I’d shot the impression apparently
being that one strolled out after office hours and
bagged a few brace and I answered frankly
that I’d never seen a lion outside a cage though
I’ve heard them, by the way, at a long and respectful
distance I went down like a shot in general
estimation. At last I began to feel like Clive,
when hauled up over the looting business, `astonished
at my own moderation,’ and thought it time to
invent a lion lie or two. But it was too late
Again she laughed heartily,
merrily. She turned a glance of unmitigated
approval upon the man beside her. He, too, seemed
rather unlike other people, with his easy, unconventional
flow of talk and ideas; yet whether his life had been
spent outside the sphere of adventure or not, she
felt certain that given an emergency he would prove
the strong, capable official, ready and able to deal
with it at the critical or perilous moment.
Elvesdon’s mind, too, was running
upon her and he was speculating as to the effect her
presence would have upon those among whom her lot was
to be cast for a time. She was bright, lively,
natural; just the very companion for Edala, though
somewhat older. Thornhill, too, wanted livening
up; and now, seen in the light of the revelation he
had heard that morning, Elvesdon thoroughly understood
the restraint which had lain upon that household of
two. This stranger from the outside world was
just the one to take both out of themselves.
They left the more open rolling country,
where the road suddenly dived down into the bosky
ruggedness of a long winding valley, and here Evelyn
grew enthusiastic over the romantic grandeur of the
black forest-clad rifts sloping down from a great
row of castellated crags. Here, too, bird and
animal life seemed suddenly to blossom into being.
Troops of monkeys skipped whimsically among the tree-tops
chattering at the wayfarers, and the piping of bright
spreuws flashing from frond to frond among the thorn
bushes, and the call of the hoepoe, and the mellow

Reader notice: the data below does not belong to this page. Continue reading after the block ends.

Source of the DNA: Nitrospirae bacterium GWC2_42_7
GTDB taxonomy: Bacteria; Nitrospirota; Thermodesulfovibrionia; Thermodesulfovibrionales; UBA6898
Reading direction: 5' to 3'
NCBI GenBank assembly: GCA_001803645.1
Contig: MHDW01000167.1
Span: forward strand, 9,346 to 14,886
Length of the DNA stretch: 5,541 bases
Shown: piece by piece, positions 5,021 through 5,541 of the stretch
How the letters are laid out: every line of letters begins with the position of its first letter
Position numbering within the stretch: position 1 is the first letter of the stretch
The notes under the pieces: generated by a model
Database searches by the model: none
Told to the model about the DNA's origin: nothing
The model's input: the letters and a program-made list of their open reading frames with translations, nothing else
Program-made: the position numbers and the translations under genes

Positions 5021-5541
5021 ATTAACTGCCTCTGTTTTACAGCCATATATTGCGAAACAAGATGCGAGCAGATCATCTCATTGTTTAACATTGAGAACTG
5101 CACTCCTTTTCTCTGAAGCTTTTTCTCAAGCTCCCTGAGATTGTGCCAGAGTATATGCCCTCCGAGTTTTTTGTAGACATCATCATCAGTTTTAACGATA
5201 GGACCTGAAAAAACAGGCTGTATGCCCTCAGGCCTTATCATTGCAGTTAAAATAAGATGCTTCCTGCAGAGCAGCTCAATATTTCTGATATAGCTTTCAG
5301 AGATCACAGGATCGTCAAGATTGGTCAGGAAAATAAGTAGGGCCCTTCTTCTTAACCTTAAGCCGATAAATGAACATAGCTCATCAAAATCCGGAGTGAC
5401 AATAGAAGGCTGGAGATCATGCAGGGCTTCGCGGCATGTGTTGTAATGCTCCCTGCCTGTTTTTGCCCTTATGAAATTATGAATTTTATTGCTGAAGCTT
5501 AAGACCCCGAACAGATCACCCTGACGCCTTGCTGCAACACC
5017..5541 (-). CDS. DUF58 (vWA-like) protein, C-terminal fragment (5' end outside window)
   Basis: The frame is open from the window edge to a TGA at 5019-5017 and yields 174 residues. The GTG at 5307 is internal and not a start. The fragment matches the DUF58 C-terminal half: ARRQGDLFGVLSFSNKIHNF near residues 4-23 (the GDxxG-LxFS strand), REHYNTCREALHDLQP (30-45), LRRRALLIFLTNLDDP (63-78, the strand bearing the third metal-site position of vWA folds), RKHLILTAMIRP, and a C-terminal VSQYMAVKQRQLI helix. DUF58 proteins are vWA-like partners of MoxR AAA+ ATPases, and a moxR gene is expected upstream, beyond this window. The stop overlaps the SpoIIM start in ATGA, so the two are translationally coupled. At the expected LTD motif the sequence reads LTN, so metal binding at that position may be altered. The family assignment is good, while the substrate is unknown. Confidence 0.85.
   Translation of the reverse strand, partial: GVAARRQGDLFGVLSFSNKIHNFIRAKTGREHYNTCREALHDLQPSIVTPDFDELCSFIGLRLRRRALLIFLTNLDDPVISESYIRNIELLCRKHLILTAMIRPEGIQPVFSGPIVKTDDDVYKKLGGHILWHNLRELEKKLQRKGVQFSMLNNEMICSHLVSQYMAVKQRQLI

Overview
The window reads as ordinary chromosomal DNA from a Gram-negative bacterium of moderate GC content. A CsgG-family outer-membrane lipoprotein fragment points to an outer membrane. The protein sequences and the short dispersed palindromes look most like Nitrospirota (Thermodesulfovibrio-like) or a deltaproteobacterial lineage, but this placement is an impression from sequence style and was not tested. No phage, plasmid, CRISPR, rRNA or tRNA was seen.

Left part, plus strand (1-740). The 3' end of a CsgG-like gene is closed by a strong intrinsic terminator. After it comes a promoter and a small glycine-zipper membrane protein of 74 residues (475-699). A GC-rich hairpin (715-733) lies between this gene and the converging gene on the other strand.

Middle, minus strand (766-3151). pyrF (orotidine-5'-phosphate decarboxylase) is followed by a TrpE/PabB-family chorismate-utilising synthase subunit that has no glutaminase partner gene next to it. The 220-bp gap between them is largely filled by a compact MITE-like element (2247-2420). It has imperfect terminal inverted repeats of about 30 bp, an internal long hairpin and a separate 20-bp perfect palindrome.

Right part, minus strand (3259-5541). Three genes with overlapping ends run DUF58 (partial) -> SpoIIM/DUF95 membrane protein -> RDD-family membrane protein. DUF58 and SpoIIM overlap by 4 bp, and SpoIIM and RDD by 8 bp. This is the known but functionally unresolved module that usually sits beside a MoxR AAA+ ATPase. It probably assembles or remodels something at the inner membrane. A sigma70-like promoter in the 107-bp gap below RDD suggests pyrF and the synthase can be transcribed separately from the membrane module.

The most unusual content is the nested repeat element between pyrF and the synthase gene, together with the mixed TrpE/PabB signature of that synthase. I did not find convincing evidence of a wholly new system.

cooing of doves making multitudinous melody throughout
the broad valley into which they were descending,
together with the quaint, grating duet of the yellow
thrush then, too, the deep boom of great
hornbills stalking among the grass and stones, yonder,
down the slope all blended harmoniously
in the unclouded evening calm, for the sun was near
his rest now, and the stupendous krantz fronting the
Sipazi mountain shone like fire.
“Why, it is glorious,”
declared the newcomer gazing around. “What
a lovely country this is.”
“There’s our destination,”
said Elvesdon, pointing to the homestead lying on
the farther side of the valley beneath, whence already
the dogs were announcing their arrival in deep-mouthed
clamour. “And there are your relatives,”
he added, as two figures could be seen coming down
from the front stoep, “and they are already
taking stock of us through binoculars.”
Thornhill’s greeting was quiet but cordial.
“Welcome to Sipazi,” he
said. “We had about given you up, but better
late than never. I am afraid you’ll find
it dull here, but after all, it’ll be a new
experience I should think.”
“Of course it will, Mr Thornhill,
and a delightful one. So this is
Edala.” And the two girls kissed each other.
“How did you know my name?” said Edala,
with a laugh.
“Why you don’t suppose
I haven’t been `pumping’ Mr Elvesdon all
about you during our most delightful drive out here,
do you? Of course I have.” And then
she began entering upon explanations as to the seeming
silence in answer to the telegram.
“Oh well, no matter. You’re
here now, anyhow,” answered Thornhill characteristically.
And Evelyn Carden, looking up into the strong, bearded,
rather melancholy face, was deciding that she was going
to like its owner very much indeed; and Elvesdon superintending
the process of outspanning, was wondering whether
these two girls were going to take to each other;
and Edala was thinking that they were.
But somehow, with the faintest
possible twinge of uneasiness, the emphasis on those
words `our most delightful drive’ jarred on her.